There were two classes I got impressed, ‘State & Religion’ and ‘UN peace keeping’. As for the former class, I learned how doubt every single conventional wisdom and knowledge which I have believed as a truth. IN Korea, the secular society, religion is likely to be interpreted as an ethic which I can choose, not the ultimate guide which control to public and also private life of individuals. Lebanon, however, is in reverse. For example, there is no civil marriage in Lebanon, so if you want to get married with a person who belongs to different religion, you should get married outside of Lebanon, such as Cyprus. At the first time, I was not able to understand why religion determines the life of individuals. But, it changed later. Under the guide of German Professor Hanf Theodor, I and classmates compared various cases about the relations between State and Religion from Europe to Africa. The various composition of nationality -Denmark, Germany, Lebanon, Saudi Arabia, Armenia, Syria, Pakistan, USA and Korea- of the class also helped our lively discussion. I realized I have been dominated by the myth of secularism and it could be another kind of religion. At the beginning of class, I asked whether Confucianism is religion or not to Professor Theodor. It was not his academic field, but he studied about Confucianism a month and then gave a lecture for me. The passion of the professor was really touched and pushed me to have interest in this subject, the symbiotic or incompatible relation between Politics and Religion.

 

          As for the later class, ‘UN peace keeping’ was not familiar with this subject to me. I decided to audit this class due to the Palestinian professor, Karim Makdisi, a nephew of Edward Said. The class with 9 classmates, was the most hardest and also passionate class I have ever taken. The brim of reading, the class heavily relies on the discussion organized by students themselves. At each week, we had special lectures form various guest speakers from UN. This class was a mixture of academic debate based on theory and also feasible experience of guest speakers. We made field trips to Palestinian refugee camp, Sabra and Shatila, and the UNIFIL headquarter located at near to Blue line-an official border between Lebanon and Israel.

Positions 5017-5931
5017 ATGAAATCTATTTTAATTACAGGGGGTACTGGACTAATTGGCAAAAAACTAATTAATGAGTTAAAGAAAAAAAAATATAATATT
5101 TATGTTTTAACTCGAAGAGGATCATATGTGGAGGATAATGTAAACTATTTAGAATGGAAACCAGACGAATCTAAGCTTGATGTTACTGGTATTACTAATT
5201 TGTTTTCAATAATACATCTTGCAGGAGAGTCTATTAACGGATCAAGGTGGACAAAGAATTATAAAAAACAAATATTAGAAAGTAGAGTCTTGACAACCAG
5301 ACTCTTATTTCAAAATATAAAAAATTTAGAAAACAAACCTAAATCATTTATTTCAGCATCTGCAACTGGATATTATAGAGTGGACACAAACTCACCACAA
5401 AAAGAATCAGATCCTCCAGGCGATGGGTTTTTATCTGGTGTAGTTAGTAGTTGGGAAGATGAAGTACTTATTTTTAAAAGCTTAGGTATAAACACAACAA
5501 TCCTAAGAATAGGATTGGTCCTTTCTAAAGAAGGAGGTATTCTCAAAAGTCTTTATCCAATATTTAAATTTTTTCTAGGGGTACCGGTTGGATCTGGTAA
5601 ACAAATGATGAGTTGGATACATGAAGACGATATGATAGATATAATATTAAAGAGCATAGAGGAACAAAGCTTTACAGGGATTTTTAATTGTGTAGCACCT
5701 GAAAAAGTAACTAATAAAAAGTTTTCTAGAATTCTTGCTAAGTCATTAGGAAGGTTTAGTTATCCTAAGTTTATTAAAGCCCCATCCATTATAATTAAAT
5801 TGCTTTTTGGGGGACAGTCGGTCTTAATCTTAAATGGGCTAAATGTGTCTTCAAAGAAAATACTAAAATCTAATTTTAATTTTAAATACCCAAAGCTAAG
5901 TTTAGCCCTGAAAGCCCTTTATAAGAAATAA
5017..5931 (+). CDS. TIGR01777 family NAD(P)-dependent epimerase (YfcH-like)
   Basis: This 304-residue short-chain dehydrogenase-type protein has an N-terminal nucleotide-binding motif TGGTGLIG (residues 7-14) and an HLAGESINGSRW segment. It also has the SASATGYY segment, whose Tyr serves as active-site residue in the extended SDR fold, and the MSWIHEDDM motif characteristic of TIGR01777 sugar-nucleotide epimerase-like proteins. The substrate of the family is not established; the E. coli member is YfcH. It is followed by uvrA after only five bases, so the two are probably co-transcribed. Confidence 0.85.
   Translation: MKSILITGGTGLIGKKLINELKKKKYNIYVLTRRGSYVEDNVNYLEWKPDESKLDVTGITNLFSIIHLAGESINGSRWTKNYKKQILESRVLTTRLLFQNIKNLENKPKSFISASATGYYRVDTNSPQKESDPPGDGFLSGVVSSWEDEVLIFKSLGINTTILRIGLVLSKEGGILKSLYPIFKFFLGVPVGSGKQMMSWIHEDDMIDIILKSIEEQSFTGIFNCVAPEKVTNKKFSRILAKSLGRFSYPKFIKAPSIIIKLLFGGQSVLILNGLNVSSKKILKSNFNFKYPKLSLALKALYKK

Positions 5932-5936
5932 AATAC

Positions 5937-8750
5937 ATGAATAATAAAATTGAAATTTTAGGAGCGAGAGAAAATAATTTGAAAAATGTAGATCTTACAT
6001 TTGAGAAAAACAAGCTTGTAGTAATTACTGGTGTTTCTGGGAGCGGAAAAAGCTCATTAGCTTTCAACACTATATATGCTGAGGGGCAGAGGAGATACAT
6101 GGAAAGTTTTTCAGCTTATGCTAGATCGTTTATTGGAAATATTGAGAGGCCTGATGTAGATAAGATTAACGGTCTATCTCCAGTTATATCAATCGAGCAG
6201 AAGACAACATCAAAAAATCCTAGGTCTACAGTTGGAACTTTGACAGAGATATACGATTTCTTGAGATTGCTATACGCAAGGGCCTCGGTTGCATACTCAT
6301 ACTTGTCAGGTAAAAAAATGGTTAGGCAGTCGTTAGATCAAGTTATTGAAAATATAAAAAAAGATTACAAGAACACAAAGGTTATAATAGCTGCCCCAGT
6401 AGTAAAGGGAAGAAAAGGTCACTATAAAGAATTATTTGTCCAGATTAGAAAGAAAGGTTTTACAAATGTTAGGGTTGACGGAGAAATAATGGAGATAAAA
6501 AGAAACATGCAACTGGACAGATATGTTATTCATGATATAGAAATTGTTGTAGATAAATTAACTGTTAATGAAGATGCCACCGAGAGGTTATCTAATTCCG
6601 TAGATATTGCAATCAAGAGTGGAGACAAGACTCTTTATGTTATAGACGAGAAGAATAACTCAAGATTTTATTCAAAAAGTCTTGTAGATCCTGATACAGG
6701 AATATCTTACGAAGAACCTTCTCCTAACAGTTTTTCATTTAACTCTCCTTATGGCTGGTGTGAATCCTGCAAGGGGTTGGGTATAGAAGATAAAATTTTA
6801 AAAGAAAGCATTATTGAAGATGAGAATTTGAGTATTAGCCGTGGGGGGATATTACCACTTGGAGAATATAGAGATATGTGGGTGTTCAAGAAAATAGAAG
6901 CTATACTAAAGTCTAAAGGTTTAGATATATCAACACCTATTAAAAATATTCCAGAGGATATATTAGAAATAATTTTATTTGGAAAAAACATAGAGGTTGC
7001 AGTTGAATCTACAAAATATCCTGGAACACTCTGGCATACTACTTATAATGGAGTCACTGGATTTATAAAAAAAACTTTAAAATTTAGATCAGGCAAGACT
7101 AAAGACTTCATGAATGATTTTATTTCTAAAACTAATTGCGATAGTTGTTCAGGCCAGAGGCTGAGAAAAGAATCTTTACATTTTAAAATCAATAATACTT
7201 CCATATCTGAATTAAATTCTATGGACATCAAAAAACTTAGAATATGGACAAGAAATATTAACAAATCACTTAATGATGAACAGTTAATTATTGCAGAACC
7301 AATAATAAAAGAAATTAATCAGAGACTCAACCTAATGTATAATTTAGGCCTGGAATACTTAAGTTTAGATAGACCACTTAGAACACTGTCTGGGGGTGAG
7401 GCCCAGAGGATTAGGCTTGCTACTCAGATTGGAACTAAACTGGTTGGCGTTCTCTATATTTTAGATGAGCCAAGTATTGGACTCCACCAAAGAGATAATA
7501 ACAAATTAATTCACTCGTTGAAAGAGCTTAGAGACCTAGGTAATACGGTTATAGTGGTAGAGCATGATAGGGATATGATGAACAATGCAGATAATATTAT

As for a student studying area studies, I used to rely on written sources and media to study the Middle East. But, I felt that I have to see more broaden picture, for example international politics, and do not focus on only the Middle East. If I want to become a specialist about one areas or country, it might be hard to know everything about the country. Because I felt several time that even a Lebanese beggar on the street knows more information about his country. I used to rely on facts, in another word, what I know or understand not how I think. At AUB, various students clubs are very active. I was able to intermingle with them through discussion about religion, and also volunteer works. The facts I learned via my ears were different the written facts I learned via my eyes. So, 5months experience at AUB left me the task, how I can create my own frame to analyze phenomenon and keep balance this analytical approach with collecting facts.

 

During 5months, I just tasted Lebanon, not fully understand it. But the time in Lebanon was new opportunity to rethink myself, not merely for study. The good memories I made with friends at AUB will fade away, but it will not change that the 3+1 program gave me a chance to broaden my perspective and an opportunity to draw a new map of my career and study.